Behind the boy, two guards discussed the bad man’s last meal. Peanut butter and jelly on white bread. Pickle. Chocolate milk. Like his mother would have made, one of them said. Asshole, said the other.
The boy was allergic to peanuts. When he was four, his father and his mother took him to a seafood restaurant where peanut shells carpeted the floor. When the boy began wheezing before even the water was poured, his father told him to quit his dramatics. When the chowder was delivered, the boy passed out. His mother cradled him as his father finished his soup, wiped up the rest with sourdough, and then they left with the anaphylactic child.
For his last meal, the boy would have chosen fried chicken; strawberries – fresh, not store bought; potato chips with ridges; waffles; and chocolate milk – just like the bad man.
The room the boy was in had dials and knobs and buttons covering the wall. Two black and white televisions hung in the corners and four women congregated. Two were guards, one wore a tight black dress, that even the boy knew was inappropriate, and the other woman stood behind the boy and gripped his shoulder. When he tried to look into her face, she clawed tighter. He stopped trying to look. Her nails were painted green and the boy thought how her fingers looked like carrots gone bad, all shriveled left in the crisper drawer too long.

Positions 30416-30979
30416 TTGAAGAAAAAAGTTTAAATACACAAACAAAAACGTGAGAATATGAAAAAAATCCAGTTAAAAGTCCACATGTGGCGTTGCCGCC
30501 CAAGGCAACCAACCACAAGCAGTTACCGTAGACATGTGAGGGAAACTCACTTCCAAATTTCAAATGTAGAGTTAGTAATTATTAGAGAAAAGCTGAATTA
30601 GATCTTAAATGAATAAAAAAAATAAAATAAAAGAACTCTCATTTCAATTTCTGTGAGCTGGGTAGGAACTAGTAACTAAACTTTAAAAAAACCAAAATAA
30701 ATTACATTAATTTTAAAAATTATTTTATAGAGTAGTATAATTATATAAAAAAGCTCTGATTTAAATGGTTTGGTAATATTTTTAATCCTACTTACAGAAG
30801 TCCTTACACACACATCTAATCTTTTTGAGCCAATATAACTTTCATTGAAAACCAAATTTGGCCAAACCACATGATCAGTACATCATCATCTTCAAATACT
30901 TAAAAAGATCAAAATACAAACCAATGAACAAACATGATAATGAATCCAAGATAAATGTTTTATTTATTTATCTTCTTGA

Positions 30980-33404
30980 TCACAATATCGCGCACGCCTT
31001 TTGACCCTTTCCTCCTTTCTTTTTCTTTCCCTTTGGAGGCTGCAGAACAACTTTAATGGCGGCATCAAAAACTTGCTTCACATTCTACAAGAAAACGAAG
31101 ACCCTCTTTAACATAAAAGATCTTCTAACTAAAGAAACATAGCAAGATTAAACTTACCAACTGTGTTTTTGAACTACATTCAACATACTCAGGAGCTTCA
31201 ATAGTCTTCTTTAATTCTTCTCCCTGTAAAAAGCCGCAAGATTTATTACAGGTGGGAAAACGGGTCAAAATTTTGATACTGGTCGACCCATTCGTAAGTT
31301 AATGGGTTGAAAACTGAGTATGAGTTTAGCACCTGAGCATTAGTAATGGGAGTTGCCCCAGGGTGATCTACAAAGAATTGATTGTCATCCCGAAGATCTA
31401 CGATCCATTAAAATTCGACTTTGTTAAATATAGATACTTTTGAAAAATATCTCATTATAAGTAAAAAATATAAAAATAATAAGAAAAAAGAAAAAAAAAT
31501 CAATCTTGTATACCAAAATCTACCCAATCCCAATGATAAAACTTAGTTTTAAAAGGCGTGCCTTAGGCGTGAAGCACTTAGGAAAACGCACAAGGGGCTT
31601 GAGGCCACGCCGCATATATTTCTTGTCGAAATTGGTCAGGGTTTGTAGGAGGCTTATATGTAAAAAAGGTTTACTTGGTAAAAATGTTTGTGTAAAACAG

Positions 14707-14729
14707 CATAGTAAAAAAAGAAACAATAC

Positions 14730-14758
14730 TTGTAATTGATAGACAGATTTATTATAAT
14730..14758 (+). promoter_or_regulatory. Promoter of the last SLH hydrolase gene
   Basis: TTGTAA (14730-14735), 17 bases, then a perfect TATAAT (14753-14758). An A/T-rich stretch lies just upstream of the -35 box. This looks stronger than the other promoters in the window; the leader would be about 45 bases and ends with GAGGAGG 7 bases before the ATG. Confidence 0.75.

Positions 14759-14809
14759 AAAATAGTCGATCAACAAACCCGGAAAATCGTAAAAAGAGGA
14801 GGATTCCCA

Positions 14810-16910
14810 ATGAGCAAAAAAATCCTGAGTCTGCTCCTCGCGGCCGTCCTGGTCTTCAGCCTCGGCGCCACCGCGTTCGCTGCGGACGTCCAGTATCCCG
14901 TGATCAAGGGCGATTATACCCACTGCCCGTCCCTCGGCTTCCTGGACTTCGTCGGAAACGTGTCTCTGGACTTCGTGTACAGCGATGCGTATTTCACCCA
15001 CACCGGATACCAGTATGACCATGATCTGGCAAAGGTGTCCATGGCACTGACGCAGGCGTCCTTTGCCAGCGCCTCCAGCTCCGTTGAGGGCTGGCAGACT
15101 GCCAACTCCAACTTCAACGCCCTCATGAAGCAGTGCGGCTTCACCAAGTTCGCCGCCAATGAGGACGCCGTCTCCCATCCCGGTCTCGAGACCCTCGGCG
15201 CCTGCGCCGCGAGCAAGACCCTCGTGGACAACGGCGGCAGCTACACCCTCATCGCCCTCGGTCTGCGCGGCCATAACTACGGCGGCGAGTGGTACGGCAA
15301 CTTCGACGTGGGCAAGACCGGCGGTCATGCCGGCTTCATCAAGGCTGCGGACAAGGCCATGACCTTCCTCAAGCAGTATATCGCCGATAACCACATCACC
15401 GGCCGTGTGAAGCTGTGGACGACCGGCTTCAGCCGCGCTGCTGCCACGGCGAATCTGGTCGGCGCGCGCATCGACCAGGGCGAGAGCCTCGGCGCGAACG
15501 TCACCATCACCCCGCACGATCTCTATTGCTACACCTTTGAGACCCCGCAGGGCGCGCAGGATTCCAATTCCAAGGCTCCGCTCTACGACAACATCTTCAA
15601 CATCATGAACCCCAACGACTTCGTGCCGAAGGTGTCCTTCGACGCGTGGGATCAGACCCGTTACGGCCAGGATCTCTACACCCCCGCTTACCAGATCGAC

Large windows looked down over the execution room, which looked like a barn, but instead of red walls and animals, it was gray and had twelve people in the room, the boy counted. The bad man was led to a chair in the center of the room. His arms were strapped down and a priest stood beside him. The boy could see the priest’s lips moving.
“I don’t want to do it,” the boy said.
“You don’t have to,” the owner of the green claws said.
“I’m not going to do it,” he said.
“You don’t have to,” she repeated, but she didn’t remove her hand from his shoulder.
On the wall above the boy a large digital clock read 00:10 in big blood-colored numbers. Okay then, said one of the guards. The claw squeezed the boy’s shoulder and in his ear, whispered, are you ready? The boy nodded, except he was lying. The numbers began to tick downward. 9, 8, 7. The boy looked at his thumb. Push hard, he thought. If you don’t . . . if you don’t . . . he couldn’t remember what he had been told. What would happen if he didn’t push hard? There had been some sort of warning. His was the most important job, he knew. 5, 4, 3. He flexed his thumb, he bent his thumb – stretching the small muscles. The boy looked down at the bad man, who, he saw had his head turned upward. He looked at the boy and nodded. The clock reached zero and flashed red.
Jennifer Fliss is a Seattle-based fiction and essay writer. Her work has appeared in PANK, The Rumpus, Pacifica Literary Review, Necessary Fiction, and elsewhere. She recently won the Fiction Southeast Hell’s Belles Short Fiction Prize. She can be found on Twitter at @JFlissCreative or via her website, www.jenniferflisscreative.com